At 9:50 a bigbear into the clearing beside the bait barrel. One glance told me this was a keeper and I waited for my chance. Quietly circling the clearing, alternately nosing the ground and testing the air, he finally moved broadside and began tugging at the beaver carcass tied to a sapling beside the barrel. My arrow was on target. He made it less 50 yards and died in the shallow creek just behind the bait site.
My trophy wasn’t the only good bear tagged that evening. Chuck Rachwitz, another Michigan bowhunter, arrowed a huge brown-coated bruin about five miles from my backwoods stand. The lung-hit bruin dropped off a high wooded point where Chuck’s stand was, crossed a deep ravine, climbed the opposite bank and died just beyond.
And on the final evening two more bears were tagged – with other shots passed up. Bill Kruse, another Michigander, nailed his first bow and arrow bear while rifleman Stan Hayes filled his second tag. Only my tentmate, Wisconsin bowhunter Carlton Strezyzewski, failed to shoot during the six-day hunt and he passed up several small to average bears holding out for Mr. Big. He’d taken a bear on an Idaho bowhunt two weeks earlier and was after a real wallhanger or nothing.
Our tally for the week was seven bears for six hunters – with several missed shots or blown opportunities thrown in. Everyone sighted several bears and agreed it was a great hunt. I, for one, would not hesitate to book Athabasca River to anyone looking for a another bear hunt here or to recommend good bear area in the wilds of the Alberta backcountry along the northern Canada.
No more than six hunters per week are booked into the bear camp operated by Ryk Visscher and Terty Birkholz. In 1992 each hunter averaged seven to eight bears sighted and several shooting opportunities during their six-day stay. About one in five bears seen was a cinnamon phase bruin and about that same percentage was a potential Pope and Young trophy.
The biggest bear taken during the 1992 season was arrowed by Illinois bowhunter Larry Opie. Tagged the last week in May, it has a Pope and Young green score of 20 12/16.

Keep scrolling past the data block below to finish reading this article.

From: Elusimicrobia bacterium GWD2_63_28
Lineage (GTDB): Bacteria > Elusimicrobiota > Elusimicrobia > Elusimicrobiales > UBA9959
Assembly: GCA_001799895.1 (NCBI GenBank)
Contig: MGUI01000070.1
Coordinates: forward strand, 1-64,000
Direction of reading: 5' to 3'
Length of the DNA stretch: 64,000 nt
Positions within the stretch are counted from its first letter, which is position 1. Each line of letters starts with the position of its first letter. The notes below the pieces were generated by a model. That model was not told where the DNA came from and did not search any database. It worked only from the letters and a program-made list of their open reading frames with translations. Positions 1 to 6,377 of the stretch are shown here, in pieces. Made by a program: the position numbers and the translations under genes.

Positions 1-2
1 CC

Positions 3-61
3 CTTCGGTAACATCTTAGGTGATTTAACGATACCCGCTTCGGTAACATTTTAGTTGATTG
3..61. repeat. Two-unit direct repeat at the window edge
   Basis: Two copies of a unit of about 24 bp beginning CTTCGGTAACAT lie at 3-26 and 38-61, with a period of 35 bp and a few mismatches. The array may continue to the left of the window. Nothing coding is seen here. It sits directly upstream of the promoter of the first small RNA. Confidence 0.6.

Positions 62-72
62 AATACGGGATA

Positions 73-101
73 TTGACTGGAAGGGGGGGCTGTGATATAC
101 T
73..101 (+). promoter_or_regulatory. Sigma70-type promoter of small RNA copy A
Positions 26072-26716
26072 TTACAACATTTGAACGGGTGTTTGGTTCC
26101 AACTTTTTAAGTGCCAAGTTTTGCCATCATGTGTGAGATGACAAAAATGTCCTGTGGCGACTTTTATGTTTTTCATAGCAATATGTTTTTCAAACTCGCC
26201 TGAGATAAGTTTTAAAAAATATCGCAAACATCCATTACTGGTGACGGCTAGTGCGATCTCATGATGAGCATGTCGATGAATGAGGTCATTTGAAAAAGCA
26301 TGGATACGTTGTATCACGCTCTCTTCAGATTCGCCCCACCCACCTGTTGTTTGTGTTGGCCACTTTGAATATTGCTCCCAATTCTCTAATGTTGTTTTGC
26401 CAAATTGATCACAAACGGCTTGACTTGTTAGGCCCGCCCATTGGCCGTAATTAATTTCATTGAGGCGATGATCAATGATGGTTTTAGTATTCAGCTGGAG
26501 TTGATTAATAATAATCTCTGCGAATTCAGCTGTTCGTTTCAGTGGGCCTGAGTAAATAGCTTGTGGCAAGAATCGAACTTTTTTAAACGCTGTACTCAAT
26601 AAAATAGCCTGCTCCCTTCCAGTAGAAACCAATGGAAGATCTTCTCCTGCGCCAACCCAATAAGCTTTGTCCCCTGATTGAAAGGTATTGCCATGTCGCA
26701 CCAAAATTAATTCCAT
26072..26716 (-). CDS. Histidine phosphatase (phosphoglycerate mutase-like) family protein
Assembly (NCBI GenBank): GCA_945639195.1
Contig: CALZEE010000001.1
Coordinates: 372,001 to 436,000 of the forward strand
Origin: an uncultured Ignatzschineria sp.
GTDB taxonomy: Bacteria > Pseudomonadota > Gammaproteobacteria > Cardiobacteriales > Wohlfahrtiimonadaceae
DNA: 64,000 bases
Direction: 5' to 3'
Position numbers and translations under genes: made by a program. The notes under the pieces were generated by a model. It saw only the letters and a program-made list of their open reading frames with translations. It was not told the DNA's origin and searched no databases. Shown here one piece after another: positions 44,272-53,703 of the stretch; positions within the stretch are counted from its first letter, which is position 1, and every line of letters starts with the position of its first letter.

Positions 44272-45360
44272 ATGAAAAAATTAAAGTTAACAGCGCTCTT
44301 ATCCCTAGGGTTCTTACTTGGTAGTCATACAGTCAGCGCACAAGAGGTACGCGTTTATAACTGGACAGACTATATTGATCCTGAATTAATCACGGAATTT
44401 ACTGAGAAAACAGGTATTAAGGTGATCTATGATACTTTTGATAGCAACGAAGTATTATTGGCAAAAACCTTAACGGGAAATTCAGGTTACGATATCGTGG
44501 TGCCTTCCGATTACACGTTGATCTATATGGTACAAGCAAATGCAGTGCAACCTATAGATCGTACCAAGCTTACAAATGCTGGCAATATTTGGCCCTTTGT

Two basic factors contribute to the high rate of success enjoyed by bowhunters visiting the Visscher/Birkholz bear camp. First, the remote, hard-to-reach location of most bait sites practically guarantees no competition from local bear hunters or other outfitters. Second, this particular backcountry area of Alberta holds a large, healthy and growing population of black bears. In 1993 plans call for even more emphasis on river baits accessible only by motorboat.
In 1992 a six-day, fully guided hunt (Sunday through Friday) cost $1,750 plus tax with a $500 trophy fee for a second bear. A modest price hike is expected for ’93. Appropriate licenses and tags for two bears run about $100 more. For complete details, write or call: Ryk Visscher’s Bowhunting Adventures.
My own choice of equipment included a Bear Kodiak Express bow pulling 70 pounds, 2315 XX75 Easton arrows and razor sharp Phantom 125 broadheads. I was especially glad I’d packed good rainwear along with a bottle of bug dope. Surprisingly, compared to much Canadian bear country I’ve seen, skeeters and blackflies proved scarce along the Athabasca River. Only twice during the week did I even bother applying Muskol to the exposed skin of my hands and to my camo headnet.
Good guides and good grub – combined with a comfortable camp including roomy tents, cots with foam pods and first-rate trucks, ATVs and boots – offer the makings of a memorable bowhunt in the Alberta backcountry Expert skinning/salting of hides is an added bonus. All portable tree stands with seats and safety belts are situated near active baits. Bow shots are under 20 yards with many half that distance.
All in all, between the first-rate camp and the area’s burgeoning black bear population, this is one Canadian bowhunting hot spot you shouldn’t overlook next time you’re planning a springtime northwoods adventure.